I was reminded this morning of the two finest management stories passed from father to son (or from an uncle) that transformed my life at a very young age and figured there’d be no better time to share it than right now.
These two have been guideposts for me when it comes to how to excel in management. And they reveal three cornerstone lessons in effective management.
The Cheese Sandwich Story
Pappy was a fire (*alarm office) dispatcher during WW II at Pearl Harbor. It wasn’t the most exciting part of the war effort, with other relatives cat-skinning in the Aleutians to build airfields, getting destroyers shot out from under them, or fighting at places like Guadalcanal. Pappy’s workplace was a concrete bunker, all but impenetrable, but Universe seems to favor our family in odd ways. Air conditioned office in wartime Hawaii? Who’d have thought?
Seems his boss in the bunker was a salty old Chief. Every day the Chief would come to work, run the finest, fastest, most accurate dispatch office in the Navy and then he’d sit down and have his lunch: A cheese sandwich with mayo.
And every day he would complain about how absolutely awful “…these G…D…cheese sandwiches are…” or “:….G-d I hate these damn cheese sandwiches, day after day…”
This went on week after week, until finally Pappy finally had his fill of the whining and could stand it no longer.
“Chief, why don‘t you have your wife or whoever is making your sandwiches just make something else for a change? You know, like bologna or something like that?”
Came the unexpected answer: “Why, I make these sandwiches myself, George!”
Pappy reportedly shook his head in disbelief, shocked at how people would rather complain rather than fix the most obvious points of discomfort or dissatisfaction in their lives. And, near as I can figure it, the world hasn’t changed in the 70-years since.
LESSON #1: Manage yourself or you’ll be seen the fool.
The “What About Today?” Story
Back in the 1960’s or early 1970’s, there was a national gathering of fire chiefs in Seattle and the late Gordon F. Vickery, who was then chief of the Seattle Fire Department had been called upon to give a presentation at the old Olympic Hotel about his department’s Marine Division which included the city’s fireboats and such.
It happens my late uncle, John Philbin, was assistant chief of department at the time and while Vickery was looking for some reference material, he asked John if he knew of a good citation about how fighting a oil tanker fire since this was “like fighting a high-rise fire where the building had fallen over into the water, had no windows, and there wasn’t any ground around it…”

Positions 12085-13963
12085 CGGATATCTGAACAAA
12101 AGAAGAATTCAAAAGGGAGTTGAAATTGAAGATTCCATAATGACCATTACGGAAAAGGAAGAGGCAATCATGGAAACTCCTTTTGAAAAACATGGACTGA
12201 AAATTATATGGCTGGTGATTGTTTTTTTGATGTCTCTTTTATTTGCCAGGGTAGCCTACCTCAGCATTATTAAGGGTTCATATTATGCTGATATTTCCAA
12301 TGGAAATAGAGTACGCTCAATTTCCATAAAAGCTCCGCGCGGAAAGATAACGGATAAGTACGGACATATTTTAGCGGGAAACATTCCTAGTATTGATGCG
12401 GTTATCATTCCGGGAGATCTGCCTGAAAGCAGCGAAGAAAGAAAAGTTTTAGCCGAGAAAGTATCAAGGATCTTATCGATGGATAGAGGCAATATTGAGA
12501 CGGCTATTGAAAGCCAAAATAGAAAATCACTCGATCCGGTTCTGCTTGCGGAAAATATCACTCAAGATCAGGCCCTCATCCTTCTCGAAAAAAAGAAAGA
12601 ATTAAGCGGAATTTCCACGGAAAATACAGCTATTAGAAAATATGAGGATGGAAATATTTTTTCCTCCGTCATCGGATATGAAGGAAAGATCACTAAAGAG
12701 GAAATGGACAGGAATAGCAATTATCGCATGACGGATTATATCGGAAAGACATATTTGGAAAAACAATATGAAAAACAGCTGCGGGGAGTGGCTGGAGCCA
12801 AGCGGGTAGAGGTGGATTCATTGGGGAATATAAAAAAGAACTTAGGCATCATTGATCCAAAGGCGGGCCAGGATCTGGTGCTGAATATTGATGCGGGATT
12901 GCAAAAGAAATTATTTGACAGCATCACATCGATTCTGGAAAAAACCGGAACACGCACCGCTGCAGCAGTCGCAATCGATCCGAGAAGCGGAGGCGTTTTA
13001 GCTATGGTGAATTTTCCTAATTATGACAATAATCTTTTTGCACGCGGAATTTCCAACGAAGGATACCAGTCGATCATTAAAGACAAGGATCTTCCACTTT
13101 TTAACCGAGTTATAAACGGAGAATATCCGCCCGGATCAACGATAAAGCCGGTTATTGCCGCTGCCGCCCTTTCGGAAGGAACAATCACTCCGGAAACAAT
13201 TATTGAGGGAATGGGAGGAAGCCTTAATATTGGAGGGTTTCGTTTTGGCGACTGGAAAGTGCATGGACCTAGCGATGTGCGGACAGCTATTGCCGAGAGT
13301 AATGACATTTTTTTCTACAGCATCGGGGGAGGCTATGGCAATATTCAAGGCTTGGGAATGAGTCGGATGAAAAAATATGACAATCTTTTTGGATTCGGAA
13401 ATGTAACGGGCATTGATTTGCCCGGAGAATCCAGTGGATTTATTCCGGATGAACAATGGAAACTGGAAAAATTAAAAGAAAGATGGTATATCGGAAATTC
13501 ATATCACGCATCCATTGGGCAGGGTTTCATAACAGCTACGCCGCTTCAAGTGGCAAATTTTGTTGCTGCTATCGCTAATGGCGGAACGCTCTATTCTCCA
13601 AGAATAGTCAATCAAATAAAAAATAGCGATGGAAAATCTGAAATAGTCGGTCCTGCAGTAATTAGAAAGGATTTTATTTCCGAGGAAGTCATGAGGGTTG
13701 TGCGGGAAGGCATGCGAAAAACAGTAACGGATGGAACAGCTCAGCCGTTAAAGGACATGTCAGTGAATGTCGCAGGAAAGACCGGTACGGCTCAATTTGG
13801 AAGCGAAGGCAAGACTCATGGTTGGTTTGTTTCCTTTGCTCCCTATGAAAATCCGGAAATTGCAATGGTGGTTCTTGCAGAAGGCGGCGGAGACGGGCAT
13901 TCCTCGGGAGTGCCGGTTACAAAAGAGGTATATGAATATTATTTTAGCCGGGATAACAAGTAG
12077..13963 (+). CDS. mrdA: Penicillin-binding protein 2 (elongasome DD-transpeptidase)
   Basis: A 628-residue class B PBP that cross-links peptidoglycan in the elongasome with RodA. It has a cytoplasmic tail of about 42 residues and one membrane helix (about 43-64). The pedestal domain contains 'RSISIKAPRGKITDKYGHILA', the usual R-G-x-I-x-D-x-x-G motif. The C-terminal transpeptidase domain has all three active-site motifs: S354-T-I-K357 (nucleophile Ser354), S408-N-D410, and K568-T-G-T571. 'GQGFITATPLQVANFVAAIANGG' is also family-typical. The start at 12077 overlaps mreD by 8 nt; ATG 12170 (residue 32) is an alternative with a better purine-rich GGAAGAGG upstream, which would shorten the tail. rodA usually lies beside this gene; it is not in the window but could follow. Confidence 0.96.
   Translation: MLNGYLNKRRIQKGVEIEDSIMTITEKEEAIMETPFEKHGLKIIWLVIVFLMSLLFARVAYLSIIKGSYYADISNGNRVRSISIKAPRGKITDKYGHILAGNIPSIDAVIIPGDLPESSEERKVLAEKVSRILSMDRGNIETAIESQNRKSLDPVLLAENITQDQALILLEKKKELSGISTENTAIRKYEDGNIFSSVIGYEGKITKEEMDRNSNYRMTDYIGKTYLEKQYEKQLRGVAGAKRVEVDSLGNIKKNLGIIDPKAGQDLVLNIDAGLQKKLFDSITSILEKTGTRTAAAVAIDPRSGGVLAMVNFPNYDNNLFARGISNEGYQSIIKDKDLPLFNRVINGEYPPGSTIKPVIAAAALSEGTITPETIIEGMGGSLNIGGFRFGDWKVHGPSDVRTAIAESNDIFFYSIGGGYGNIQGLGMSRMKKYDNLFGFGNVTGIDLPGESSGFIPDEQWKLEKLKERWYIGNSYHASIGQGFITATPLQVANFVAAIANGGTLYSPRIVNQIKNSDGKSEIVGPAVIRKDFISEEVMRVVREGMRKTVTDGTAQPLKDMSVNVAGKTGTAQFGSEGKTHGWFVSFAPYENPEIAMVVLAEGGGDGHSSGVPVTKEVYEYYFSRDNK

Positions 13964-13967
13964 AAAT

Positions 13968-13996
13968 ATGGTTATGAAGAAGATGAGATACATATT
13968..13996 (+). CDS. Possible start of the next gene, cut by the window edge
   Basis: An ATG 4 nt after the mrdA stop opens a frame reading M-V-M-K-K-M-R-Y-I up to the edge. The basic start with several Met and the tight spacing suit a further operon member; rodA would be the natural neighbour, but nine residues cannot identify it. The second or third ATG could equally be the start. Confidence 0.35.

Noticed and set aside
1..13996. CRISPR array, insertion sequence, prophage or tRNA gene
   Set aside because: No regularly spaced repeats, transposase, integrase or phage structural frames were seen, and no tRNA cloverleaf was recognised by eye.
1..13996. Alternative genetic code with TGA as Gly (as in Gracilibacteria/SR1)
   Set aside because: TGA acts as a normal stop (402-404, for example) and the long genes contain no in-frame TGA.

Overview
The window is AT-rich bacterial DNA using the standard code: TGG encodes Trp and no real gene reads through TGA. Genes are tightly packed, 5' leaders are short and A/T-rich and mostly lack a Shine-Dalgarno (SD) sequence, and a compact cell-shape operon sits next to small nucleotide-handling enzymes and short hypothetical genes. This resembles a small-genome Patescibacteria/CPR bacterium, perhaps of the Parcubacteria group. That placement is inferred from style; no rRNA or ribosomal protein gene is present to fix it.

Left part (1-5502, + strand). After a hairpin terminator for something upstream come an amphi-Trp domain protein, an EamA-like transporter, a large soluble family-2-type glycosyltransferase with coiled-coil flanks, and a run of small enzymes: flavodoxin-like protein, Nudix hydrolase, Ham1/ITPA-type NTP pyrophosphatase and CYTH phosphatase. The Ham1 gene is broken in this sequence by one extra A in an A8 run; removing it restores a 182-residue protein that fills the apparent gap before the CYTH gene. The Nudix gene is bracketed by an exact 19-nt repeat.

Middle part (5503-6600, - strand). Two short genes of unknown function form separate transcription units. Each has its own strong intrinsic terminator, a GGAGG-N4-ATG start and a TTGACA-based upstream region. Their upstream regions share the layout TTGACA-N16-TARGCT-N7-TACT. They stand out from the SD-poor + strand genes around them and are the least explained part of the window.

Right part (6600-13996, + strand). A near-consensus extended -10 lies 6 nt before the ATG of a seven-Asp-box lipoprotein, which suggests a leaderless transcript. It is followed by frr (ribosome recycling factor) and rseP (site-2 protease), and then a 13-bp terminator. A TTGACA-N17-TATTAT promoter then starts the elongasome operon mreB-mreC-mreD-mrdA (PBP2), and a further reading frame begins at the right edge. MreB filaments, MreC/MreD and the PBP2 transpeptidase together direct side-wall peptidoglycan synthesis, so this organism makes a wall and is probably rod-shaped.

As always, John said yes, he had exactly the right the reference material in his basement home office over near the hydroplane pits in Seattle.
“It’s in what everyone calls Philbin’s Fantastic Filing System.” John offered. Instantly, Vickery bit.
“Don’t just stand there, John, run home and get it!” Vickery reportedly told him.
Red lights on (although no siren) John hopped in his chief’s buggy and rolled out to the house, found the precisely right (and brilliant) reference article in his archives, and was back downtown at headquarters — all within 35-minutes time.
As you might expect, the next morning Vickery’s presentation on marine division fire fighting tactics was incredibly well-received by the visiting fire chiefs.
Later that day, at headquarters (down off Pioneer Square) as they were riding the elevator from ground level up to the Chief’s offices on the fourth floor, John chided Vickery a bit.
“Yes, Gordon, Philbin’s Fantastic Filing System really paid off for you, didn’t it?” asked John, maybe fishing a bit for a compliment on his contribution.
“John, that was yesterday. What as you done for us today?” Vickery reportedly shot back.
LESSON #2: Manage people effectively and keep them motivated.
A few years later, as a Seattle station news director, I spent a good bit of reporter time with Vickery whose management style was simply amazing: Direct, plain-spoken, and even sometimes abrasive when needed. But boy, did it work!
From the Seattle Fire Department, Vickery was later tapped to head up the city’s utility, Seattle City Light. “You got to keep ‘em stirred up.” he once advised me when I questioned him about some personnel beef during his City Light tenure.
From there, he went on to head up the US Fire Administration and later served as the second head (as an interim appointee) of the fledgling Federal Emergency Management Agency (FEMA) in 1979.
I think about the Vickery story every time I hear a fire department aid car. You see, Gordon Vickery, my late uncle John Philbin, John Galbraith of Todd Shipyards (which built the first aid rigs), UW professor Mickey Eisenberg for training, and Doctors Leonard Cobb, Frank Pantridge,and especially Dr. Michael Copass medical director built the world-famous, ok legendary, Seattle Medic One Program.
LESSON #3: Manage yourself, manage your people, then change the world.
Oh, yeah….one other “Labor Day” preach:
If you love doing what you do, it isn’t labor. It’s an advance form of play. And who doesn’t like to play hard every minute they can? Play time will end all too soon….